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Plast Reconstr Surg. 2003 Feb;111(2):706-11.

Recurrence following treatment of ductal carcinoma in situ with skin-sparing mastectomy and immediate breast reconstruction.

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1
Department of Plastic Surgery, The University of Texas, M. D. Anderson Cancer Center, Houston 77030, USA.

Abstract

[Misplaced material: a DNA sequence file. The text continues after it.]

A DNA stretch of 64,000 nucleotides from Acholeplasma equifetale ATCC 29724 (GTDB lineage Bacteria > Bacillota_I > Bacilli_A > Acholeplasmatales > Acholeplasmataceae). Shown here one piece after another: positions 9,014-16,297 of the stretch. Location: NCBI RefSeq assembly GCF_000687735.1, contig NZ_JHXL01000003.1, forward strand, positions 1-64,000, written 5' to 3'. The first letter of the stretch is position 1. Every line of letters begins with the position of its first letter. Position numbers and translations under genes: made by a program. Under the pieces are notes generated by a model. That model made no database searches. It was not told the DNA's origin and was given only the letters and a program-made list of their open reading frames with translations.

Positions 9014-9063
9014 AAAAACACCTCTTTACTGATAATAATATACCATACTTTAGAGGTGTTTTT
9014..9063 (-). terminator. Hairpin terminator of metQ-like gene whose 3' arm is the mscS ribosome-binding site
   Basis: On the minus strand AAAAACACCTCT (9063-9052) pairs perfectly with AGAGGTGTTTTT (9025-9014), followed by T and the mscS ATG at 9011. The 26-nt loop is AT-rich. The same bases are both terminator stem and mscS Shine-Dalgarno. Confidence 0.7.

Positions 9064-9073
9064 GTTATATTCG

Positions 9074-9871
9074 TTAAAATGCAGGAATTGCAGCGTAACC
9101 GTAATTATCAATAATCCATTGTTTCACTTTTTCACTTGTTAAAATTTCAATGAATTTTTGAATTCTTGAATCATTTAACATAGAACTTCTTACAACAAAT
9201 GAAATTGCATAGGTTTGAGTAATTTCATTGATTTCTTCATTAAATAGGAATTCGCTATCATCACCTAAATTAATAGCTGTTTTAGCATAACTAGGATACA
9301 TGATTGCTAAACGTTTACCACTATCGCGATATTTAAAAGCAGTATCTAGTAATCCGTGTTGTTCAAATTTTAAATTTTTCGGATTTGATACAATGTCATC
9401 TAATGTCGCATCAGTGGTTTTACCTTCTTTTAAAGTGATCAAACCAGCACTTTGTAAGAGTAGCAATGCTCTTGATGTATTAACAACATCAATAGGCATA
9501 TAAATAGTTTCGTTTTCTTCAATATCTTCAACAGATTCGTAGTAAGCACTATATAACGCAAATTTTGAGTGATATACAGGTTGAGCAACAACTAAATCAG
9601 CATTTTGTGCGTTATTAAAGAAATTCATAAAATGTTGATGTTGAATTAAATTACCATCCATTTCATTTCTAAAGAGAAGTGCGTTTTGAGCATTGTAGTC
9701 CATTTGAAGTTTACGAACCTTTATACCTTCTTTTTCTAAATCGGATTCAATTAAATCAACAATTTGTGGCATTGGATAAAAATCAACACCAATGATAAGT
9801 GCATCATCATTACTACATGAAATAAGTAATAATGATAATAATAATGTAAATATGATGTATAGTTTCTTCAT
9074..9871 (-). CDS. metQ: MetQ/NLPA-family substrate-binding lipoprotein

Skin-sparing mastectomy with immediate breast reconstruction can provide an excellent cosmetic result. Despite its increasing popularity, few studies have assessed the risk of recurrence when the procedure is used for the treatment of ductal carcinoma in situ. To evaluate the oncologic safety of skin-sparing mastectomy used for the treatment of ductal carcinoma in situ, the recurrence rate was analyzed. Patients with ductal carcinoma in situ or invasive carcinoma or both who underwent skin-sparing mastectomy with immediate breast reconstruction between 1985 and 1994 and had a follow-up period of at least 6 years were included in this retrospective analysis. The recurrence rates were determined for invasive carcinoma (with or without foci of ductal carcinoma in situ) and ductal carcinoma in situ alone. A total of 221 patients were included, 177 patients with invasive carcinoma and 44 patients with ductal carcinoma in situ alone. The immediate breast reconstructions were performed with transverse rectus abdominis muscle (TRAM) flaps in 62 percent of patients, implants in 34 percent of patients, and latissimus dorsi myocutaneous flaps (with or without implants) in 4 percent of patients. The local recurrence rate was zero of 44 for patients with ductal carcinoma in situ and 5.6 percent (10 of 177) for patients with invasive carcinoma during a mean follow-up period of 9.8 years. There was a 6.8 percent (12 of 177) metastatic recurrence rate in the invasive carcinoma group. All recurrences were invasive ductal carcinoma. Of the patients with ductal carcinoma in situ alone, none developed metastatic disease. The combined metastatic and local recurrence rates for the invasive carcinoma group (n = 177) with each type of reconstruction were 13 percent (14 of 110), 12 percent (seven of 60), and 14 percent (one of seven) for TRAM flaps, implants, and latissimus dorsi flaps, respectively. The risk of recurrence following skin-sparing mastectomy and immediate breast reconstruction for ductal carcinoma in situ is low during this follow-up period. Therefore, skin-sparing mastectomy with immediate breast reconstruction seems to be a safe oncologic treatment option for ductal carcinoma in situ; however, a longer follow-up period is important to determine the long-term risk of recurrence.

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